Excessive regulation has been called the reason the private sector isn't creating jobs, but that is a political slogan and it doesn't square up with the evidence. A recent survey by small business economists found that regulation wasn't why businesses weren't investing; it was confidence. The report stated: 80 percent of survey respondents felt that the current regulatory environment was "good" for American businesses and the overall economy. Much to the annoyance of many of his core supporters, Obama's policies have been very pro-business. Opponents of Obama's economic policies chant that public investment "crowds out" private investment.
Uncertainty/supply-side proponents are missing a major lesson of Macroeconomics 101: public investment doesn't crowd out private investment in the short run; it does so in the long run.
A Misdiagnosed Economic Disease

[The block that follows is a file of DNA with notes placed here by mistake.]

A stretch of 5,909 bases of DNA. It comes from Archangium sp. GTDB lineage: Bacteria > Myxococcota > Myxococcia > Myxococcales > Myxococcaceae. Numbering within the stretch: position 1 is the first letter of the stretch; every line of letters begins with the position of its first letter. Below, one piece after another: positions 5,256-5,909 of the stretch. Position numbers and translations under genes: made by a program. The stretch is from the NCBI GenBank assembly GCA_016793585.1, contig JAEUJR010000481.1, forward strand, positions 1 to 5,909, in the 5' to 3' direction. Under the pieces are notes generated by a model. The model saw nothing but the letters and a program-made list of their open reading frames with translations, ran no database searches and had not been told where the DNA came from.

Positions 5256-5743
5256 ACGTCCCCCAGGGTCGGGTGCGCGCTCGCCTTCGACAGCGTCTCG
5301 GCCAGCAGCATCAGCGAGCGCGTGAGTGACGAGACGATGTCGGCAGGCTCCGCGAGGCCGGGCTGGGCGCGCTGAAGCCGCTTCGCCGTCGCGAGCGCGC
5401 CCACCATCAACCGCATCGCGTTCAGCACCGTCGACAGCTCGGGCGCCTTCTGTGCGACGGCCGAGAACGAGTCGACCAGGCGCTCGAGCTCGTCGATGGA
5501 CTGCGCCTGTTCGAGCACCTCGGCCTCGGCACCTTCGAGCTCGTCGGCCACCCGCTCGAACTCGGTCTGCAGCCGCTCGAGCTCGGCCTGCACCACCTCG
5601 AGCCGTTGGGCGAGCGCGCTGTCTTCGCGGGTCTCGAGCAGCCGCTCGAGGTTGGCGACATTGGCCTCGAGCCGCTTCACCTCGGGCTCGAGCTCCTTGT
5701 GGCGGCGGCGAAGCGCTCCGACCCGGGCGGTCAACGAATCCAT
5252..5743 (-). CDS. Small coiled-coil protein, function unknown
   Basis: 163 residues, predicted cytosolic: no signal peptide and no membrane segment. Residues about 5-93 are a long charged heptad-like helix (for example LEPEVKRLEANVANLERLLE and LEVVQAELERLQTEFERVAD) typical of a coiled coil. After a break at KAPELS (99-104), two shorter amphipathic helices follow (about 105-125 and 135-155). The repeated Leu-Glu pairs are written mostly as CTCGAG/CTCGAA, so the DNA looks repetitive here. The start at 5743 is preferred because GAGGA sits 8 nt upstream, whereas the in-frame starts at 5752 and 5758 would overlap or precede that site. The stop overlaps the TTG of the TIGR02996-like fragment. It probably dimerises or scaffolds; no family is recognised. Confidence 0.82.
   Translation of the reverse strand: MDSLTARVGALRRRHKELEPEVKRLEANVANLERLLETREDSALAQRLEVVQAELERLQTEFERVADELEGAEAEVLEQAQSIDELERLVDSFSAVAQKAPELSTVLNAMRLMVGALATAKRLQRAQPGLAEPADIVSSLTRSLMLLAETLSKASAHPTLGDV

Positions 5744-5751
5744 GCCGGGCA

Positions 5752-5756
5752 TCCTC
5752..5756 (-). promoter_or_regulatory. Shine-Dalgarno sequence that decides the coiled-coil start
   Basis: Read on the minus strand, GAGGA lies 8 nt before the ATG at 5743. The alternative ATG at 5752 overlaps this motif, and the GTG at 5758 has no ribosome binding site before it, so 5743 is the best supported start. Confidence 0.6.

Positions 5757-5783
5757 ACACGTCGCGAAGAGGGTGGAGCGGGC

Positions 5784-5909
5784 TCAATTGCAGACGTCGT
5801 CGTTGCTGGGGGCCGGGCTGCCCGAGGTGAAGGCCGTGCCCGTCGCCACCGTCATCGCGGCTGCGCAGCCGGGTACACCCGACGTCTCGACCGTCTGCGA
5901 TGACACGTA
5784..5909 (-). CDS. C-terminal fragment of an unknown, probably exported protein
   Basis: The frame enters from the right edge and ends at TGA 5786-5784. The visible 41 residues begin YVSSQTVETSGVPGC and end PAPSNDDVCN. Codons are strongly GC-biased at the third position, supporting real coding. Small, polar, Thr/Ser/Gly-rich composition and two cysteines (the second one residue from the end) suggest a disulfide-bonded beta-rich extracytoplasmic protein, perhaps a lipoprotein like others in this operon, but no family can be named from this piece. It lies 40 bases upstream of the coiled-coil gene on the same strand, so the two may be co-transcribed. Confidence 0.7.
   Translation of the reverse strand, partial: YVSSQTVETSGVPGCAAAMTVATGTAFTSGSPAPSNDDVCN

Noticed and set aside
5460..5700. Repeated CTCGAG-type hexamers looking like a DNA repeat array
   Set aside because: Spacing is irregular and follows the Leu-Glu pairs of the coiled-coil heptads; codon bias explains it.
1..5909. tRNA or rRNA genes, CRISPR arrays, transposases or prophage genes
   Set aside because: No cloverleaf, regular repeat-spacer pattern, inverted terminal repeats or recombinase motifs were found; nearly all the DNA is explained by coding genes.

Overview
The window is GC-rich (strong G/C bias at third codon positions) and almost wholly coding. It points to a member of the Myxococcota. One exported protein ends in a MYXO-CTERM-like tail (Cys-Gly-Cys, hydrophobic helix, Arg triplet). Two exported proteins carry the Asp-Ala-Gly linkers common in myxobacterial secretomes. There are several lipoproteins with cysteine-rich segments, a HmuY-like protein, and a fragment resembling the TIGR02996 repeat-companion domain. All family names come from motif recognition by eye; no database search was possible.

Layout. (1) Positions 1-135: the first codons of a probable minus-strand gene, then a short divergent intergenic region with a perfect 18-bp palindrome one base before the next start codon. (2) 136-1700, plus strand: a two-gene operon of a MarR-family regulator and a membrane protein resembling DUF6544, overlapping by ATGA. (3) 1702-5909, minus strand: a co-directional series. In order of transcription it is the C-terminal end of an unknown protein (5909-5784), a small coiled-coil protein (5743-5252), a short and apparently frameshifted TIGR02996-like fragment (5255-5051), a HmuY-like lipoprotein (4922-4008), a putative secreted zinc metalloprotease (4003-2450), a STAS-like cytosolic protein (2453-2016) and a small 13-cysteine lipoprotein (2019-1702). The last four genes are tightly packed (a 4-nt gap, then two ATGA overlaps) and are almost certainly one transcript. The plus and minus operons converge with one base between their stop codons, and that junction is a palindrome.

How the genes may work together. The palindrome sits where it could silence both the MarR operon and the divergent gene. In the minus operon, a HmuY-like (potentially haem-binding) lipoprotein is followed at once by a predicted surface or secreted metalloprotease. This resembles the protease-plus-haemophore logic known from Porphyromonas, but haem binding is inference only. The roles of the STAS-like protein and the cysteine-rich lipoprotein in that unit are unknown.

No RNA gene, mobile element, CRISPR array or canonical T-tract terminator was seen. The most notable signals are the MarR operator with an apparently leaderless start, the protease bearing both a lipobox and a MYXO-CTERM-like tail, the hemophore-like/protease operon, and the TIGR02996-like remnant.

Unfortunately, this 'uncertainty/supply-side' narrative is a misdiagnosis of what is really going on. This argument is fundamentally a conservative argument because it says that if you supply goods and services, people will purchase them. This is simplistic and, in this context and current economy, it is just wrong.
Businesses say that uncertainty is what is holding them back because they have bought into the Republican narrative on this issue. Both of my parents are small business owners (Attleboro, MA and Plainville, MA) so, in addition to having studied this issue at the highest level, I am intimately familiar the challenges associated with growing a small business. If either of my parents were in the black, they would either 1) keep that money as profit, or 2) invest it to grow their business if they thought people would buy their goods.